So strongly was this felt in our earlier history, that the great men who framed our gorernment took extreme care to place our judges above all restraint or control, and put the Supreme Court under the especial charge of the Constitution. Even more — as showing their confidence, while in all else our government is one of checks and balances, no part without restraint, to the judiciary all is given; they are an absolute tyranny if they will. To execute their process, the sheriffs, with their posse, absorb the whole power of the State. Our Supreme Court is above our Constitution and laws, for it interprets both at its will. From its decrees there is no appeal, except to revolution or its equivalent. Our only reliance — and it has always been and is, in this Commonwealth, a sure one — is in the learning, ability, and above all, in the integrity of purpose of our judges. We regard that court with a just pride. So of our other courts, changing as they have and must, as the increasing need and want of our increasing and changing business and population demand. The memory of all which are gone is fresh and green. The names upon their rolls are everywhere known and honored. In all changes, the judiciary has been the same. It has been, as it is to-day, an organization of upright, learned, and earnest men. Their duties have been performed fearlessly, ably, and well. In one thing their duties have been rendered much easier. The humanity of our legislators, and the wise, generous, and noble policy of your rulers of the city of Boston, and your predecessors, has relieved the judges of your criminal court from their hardest and cruelest duty. For while I hold, in its strictest sense, that the object of criminal law is not the reformation or assistance of the criminal, but the security of the state — that the judge who loses sight of the latter in his desire for the former, does what he has no right to do, in sacrificing the state, whose servant he is, to the individual, whose servant he is not — yet it must be very hard to feel that in performing this duty, you are punishing the soul as well as the body; and that the poor wretch, whom vicious propensities or early neglect have driven into crime, will leave your sentence more wicked and hardened than when it began. Thanks to the policy of your State and city, with its admirably graded institutions, from that“ model” at South Boston to the reform school upon the island, your judges need no longer send the unfortunate victim of appetite to herd indiscriminately with persons hardened in crime, or give to the poor child his first and only education at the hands of thieves and prostitutes. Earlier judges were obliged to this as a duty. It is easier to feel, as we can now, that in punishing crime, and terrifying from evil doing, we are at the same time doing what is best for the criminal himself, and that justice and mercy can walk hand in hand.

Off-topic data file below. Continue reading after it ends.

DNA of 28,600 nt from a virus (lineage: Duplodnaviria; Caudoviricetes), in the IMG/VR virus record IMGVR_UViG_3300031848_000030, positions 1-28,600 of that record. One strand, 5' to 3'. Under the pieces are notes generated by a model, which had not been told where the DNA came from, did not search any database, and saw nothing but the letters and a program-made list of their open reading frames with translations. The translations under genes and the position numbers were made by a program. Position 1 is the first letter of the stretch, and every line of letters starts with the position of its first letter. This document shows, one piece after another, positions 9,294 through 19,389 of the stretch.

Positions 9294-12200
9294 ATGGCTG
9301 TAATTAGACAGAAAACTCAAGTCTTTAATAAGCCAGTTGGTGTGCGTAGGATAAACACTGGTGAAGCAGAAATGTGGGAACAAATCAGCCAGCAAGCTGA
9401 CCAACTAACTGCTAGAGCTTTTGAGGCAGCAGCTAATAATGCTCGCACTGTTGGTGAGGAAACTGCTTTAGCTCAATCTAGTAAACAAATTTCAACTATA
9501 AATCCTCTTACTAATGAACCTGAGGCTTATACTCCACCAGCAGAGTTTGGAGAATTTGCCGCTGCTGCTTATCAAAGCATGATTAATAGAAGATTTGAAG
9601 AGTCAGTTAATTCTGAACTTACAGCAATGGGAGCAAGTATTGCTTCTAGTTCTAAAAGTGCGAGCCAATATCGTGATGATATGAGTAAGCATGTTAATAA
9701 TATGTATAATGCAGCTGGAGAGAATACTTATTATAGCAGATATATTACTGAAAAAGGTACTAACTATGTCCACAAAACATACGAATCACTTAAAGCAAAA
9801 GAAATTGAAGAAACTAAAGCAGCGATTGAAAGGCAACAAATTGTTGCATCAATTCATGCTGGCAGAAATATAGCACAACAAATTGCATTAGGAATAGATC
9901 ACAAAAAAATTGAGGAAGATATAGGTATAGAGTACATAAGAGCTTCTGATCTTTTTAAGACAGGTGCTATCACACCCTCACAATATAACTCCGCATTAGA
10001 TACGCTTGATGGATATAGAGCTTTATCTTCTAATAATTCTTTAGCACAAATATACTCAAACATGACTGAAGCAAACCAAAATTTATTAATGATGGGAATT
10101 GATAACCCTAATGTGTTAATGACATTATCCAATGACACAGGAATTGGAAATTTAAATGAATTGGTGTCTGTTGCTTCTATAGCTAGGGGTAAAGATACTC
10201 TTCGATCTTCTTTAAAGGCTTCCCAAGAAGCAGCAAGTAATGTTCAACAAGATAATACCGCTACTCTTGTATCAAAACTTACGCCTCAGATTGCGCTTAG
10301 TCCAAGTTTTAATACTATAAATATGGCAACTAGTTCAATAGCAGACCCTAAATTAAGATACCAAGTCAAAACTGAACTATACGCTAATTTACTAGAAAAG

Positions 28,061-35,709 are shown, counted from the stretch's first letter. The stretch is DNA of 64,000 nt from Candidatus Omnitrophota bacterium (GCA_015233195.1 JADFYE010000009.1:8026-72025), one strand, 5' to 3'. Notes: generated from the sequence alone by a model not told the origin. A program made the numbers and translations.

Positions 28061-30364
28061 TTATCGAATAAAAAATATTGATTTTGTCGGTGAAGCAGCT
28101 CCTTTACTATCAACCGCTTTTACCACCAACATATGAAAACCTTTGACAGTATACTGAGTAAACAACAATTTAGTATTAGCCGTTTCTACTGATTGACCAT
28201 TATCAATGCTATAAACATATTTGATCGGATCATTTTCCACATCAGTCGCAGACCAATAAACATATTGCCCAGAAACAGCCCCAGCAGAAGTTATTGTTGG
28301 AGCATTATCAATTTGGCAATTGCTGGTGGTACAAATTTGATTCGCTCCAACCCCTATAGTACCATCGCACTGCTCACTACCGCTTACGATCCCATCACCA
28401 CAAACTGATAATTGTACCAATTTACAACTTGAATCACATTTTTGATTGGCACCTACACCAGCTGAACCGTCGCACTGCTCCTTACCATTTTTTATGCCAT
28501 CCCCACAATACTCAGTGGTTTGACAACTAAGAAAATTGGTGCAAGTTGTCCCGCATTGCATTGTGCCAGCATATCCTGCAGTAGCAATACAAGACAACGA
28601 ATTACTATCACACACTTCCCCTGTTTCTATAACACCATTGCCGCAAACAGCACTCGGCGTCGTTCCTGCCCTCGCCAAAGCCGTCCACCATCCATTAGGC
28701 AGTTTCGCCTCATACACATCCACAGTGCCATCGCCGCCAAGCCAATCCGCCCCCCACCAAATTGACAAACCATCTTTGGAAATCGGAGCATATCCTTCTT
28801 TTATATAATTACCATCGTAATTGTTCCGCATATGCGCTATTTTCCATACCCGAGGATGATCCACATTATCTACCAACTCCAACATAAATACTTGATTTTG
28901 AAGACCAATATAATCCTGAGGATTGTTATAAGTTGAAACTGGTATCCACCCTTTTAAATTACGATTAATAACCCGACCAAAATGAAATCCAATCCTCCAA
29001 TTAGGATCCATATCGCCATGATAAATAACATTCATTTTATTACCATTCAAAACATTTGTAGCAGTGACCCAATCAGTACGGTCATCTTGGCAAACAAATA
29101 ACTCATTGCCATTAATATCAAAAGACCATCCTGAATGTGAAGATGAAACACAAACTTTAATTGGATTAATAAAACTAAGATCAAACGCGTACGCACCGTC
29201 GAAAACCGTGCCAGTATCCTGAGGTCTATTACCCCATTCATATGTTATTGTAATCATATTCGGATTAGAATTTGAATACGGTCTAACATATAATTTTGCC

Begging pardon, Mr. Mayor, for having detained you so long, I take my seat.

Sixth regular sentiment:

The Cotton States — Producers of the staple we consume, and consumers of the manufactures we produce. May the reciprocal tie of the Union, which springs from our mutually advantageous commerce, be cemented by continued warm and generous social relations.